The Washington Times reports today that the former Chief of Staff for Colin Powell, Col. Lawerence B. Wilkerson, has testified that Vice President Cheney probably knew that torture was being used on prisoners.
Couple this "revelation" with the meetings that took place in the White House, that were chaired by (then) National Security Advisor Condoleezza Rice in the Spring of 2002. These meetings were attended by the following "Principals":
"At the time, the Principals Committee included Vice President Cheney, former National Security Advisor Condoleezza Rice, Defense Secretary Donald Rumsfeld and Secretary of State Colin Powell, as well as CIA Director George Tenet and Attorney General John Ashcroft"
In these meetings, as reported by ABC News, high ranking members of the Bush Administration discussed specifics on what types of techniques would be used on detainees. This included combining different techniques that are usually used individually and included the use of stress positions, slapping, hitting, kicking, the use of sensory deprivation and waterboarding. John Ashcroft showed some signs of being disturbed during these meetings. He stated:
"Why are we talking about this in the White House? History will not judge this kindly."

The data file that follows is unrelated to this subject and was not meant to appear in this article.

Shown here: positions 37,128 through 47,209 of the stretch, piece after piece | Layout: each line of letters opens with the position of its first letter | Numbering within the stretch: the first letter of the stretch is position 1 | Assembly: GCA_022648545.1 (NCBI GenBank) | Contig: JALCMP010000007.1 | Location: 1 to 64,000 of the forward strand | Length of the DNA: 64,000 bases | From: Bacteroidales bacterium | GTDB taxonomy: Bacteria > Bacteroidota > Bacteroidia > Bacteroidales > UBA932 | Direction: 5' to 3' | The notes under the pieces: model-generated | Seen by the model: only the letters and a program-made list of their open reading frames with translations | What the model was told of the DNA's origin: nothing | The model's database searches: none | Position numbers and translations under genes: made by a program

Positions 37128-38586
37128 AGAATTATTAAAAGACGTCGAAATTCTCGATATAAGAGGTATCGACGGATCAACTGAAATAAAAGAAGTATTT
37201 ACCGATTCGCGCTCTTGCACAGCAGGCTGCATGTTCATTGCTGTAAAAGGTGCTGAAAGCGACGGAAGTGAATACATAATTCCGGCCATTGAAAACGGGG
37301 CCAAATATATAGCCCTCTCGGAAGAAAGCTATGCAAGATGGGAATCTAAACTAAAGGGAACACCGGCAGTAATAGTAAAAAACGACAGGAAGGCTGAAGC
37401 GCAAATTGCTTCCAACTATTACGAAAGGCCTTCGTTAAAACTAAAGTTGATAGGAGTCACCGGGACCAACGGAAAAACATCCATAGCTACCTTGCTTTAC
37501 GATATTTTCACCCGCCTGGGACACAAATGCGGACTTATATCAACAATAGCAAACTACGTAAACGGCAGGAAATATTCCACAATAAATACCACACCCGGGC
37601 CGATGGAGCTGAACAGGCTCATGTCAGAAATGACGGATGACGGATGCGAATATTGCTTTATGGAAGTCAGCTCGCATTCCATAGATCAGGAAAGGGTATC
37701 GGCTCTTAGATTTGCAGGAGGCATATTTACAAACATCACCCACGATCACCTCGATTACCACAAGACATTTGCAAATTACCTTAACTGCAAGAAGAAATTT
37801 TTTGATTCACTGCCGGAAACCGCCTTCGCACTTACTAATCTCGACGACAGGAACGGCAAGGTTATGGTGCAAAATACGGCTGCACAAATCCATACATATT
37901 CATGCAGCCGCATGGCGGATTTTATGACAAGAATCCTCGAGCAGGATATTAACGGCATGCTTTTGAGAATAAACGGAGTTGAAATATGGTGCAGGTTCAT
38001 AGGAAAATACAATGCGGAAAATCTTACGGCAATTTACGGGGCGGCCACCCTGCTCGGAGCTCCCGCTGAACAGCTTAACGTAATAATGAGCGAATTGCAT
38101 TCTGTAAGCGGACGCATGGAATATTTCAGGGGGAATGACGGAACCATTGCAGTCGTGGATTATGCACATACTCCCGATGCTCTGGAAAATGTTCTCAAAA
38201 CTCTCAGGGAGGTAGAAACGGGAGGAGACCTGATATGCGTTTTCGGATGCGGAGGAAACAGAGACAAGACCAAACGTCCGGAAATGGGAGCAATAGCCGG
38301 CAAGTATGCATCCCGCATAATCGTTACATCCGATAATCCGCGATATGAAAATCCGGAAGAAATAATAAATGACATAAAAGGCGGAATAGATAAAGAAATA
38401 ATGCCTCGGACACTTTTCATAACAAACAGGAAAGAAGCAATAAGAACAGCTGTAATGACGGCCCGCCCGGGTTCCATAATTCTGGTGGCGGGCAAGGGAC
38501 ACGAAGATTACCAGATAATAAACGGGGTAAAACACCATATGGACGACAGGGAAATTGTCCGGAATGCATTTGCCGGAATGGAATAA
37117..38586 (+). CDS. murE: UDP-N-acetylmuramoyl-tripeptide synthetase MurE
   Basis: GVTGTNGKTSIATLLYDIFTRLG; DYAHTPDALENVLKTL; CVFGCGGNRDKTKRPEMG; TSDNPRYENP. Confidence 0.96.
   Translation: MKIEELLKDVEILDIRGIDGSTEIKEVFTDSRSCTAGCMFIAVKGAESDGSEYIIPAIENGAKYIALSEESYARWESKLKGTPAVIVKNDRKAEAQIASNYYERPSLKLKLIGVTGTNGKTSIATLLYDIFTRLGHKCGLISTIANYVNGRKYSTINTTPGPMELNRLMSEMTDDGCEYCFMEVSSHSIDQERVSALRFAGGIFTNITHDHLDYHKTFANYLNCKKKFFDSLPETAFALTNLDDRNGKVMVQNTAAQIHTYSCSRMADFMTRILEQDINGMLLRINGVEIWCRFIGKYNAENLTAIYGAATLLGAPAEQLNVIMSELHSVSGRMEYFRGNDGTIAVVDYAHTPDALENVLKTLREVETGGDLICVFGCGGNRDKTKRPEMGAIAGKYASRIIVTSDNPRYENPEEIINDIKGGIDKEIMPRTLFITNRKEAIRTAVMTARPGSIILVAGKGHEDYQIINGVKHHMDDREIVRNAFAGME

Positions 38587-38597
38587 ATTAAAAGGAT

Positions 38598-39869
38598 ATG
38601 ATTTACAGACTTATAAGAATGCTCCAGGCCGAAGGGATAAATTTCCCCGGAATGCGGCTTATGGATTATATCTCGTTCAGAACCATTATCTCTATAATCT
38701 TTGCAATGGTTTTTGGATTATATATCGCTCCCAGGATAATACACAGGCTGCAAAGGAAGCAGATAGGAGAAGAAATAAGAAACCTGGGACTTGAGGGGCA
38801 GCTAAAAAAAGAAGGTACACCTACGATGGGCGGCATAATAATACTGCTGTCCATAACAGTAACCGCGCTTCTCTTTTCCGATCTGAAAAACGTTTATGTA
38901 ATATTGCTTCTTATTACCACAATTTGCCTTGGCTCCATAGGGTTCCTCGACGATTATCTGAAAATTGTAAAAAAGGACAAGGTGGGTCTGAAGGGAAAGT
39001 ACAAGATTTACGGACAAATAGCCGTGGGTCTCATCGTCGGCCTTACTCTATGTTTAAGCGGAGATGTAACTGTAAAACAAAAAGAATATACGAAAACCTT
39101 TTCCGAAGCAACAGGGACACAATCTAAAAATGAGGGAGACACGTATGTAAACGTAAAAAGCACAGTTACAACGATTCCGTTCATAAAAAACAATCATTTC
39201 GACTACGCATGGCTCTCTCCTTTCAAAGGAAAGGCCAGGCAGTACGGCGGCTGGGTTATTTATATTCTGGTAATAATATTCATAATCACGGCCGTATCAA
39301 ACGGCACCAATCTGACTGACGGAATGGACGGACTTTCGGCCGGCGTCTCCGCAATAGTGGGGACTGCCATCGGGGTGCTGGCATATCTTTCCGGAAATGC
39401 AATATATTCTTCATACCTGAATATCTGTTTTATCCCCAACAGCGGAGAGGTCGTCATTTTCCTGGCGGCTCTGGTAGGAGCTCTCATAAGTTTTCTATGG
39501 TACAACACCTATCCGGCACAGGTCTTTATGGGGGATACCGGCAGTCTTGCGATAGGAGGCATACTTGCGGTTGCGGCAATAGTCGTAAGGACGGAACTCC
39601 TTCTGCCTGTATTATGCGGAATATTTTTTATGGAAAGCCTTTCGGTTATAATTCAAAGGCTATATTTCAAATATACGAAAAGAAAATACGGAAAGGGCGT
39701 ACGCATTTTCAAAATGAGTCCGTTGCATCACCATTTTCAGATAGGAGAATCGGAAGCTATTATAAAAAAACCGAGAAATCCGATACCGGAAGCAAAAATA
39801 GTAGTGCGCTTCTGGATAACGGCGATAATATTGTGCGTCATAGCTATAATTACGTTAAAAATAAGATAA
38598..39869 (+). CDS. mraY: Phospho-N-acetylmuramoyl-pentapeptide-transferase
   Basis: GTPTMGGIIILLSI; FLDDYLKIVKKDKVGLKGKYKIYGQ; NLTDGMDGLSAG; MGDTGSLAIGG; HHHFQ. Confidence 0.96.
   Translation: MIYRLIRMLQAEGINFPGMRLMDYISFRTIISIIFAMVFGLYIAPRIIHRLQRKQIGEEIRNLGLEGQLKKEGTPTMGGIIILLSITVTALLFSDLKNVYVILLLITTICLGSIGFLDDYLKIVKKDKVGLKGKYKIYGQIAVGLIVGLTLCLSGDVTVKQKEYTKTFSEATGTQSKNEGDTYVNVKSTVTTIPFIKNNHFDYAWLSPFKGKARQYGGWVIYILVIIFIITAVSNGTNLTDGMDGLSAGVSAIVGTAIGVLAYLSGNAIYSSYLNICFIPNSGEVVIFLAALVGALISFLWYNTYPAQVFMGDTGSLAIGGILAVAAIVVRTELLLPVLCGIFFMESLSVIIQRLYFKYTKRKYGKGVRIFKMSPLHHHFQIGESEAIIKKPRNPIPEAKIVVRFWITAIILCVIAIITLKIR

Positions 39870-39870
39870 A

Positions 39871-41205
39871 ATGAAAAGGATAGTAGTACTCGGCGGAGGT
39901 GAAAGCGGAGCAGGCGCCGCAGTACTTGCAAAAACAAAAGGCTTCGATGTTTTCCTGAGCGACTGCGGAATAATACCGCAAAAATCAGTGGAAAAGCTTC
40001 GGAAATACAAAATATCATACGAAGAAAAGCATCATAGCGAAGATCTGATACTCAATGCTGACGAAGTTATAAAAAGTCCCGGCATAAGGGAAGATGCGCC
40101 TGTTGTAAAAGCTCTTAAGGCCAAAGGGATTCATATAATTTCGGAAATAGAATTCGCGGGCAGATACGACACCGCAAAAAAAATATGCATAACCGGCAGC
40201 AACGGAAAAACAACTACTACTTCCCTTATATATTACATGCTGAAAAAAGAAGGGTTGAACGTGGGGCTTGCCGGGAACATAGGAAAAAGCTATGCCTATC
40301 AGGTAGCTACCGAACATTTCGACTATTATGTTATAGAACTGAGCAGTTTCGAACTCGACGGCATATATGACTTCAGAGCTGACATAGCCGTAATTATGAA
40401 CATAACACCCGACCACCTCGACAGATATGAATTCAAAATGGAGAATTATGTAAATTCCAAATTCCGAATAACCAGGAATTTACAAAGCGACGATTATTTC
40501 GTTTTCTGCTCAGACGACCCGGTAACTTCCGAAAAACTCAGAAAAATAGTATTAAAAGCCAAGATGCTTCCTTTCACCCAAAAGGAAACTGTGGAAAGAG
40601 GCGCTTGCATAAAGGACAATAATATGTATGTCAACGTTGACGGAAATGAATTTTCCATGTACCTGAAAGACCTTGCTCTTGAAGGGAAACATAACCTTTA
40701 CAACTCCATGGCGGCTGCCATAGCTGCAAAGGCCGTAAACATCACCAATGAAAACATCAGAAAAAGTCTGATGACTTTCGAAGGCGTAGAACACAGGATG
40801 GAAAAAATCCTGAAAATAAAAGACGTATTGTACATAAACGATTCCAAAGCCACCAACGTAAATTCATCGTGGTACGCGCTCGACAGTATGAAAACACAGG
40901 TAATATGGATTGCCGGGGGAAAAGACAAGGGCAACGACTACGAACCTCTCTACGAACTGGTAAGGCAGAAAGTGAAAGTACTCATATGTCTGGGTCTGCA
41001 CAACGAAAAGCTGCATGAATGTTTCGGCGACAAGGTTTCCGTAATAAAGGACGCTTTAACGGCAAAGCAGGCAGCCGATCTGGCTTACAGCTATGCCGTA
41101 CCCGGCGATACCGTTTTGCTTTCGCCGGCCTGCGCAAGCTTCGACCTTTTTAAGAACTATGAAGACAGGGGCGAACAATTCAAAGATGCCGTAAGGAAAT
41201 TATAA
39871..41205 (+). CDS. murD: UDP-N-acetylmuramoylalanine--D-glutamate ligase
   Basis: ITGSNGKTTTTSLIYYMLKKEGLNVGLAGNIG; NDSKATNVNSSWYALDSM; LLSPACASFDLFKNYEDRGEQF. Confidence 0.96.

Such concern did not deter Rice from proceeding with the implementation of such techniques when she stated to the CIA:
"This is your baby. Go do it."
While at first glance it may seem the President Bush was shielded from these meetings, but in fact he was involved at the highest level. Bush admitted in an interview with ABC-TV, that he knew that these meetings took place and signed off on the torture techniques. This was documented not only in the interview that Bush gave, but in an article that Helen Thomas published that can be found here. Not only has Bush denied that the United States engages in torture, but he justifies his actions by saying that they are "within the law" and legal. This is directly contrary to findings that he and his Administration have committed war crimes.
These points also shoot down the very argument that the actions at Abu Ghraib were that of a "few soldiers" or a few "bad apples". It is quite clear that these actions were discussed and implemented from the highest levels of government. Just this week however, President Bush reiterated the lie that these policies were the result of a few soldiers:
It is clear, from every piece of information that has been presented, that President Bush, Vice President Cheney and other officials at the highest levels of government should be arrested and put on trial for war crimes and crimes against humanity. The evidence is staggering and there must be a chance for all of this to be presented in a court of law.
It is also necessary for the President and Vice President to be impeached for these crimes. Dennis Kucinich has introduced articles of impeachment against the President and these must be addressed. There also needs to be an independent investigation into the tactics that have been authorized that break the law and violate human rights.
These violations of laws and ethics must be addressed and the perpetrators of these crimes must be brought to justice.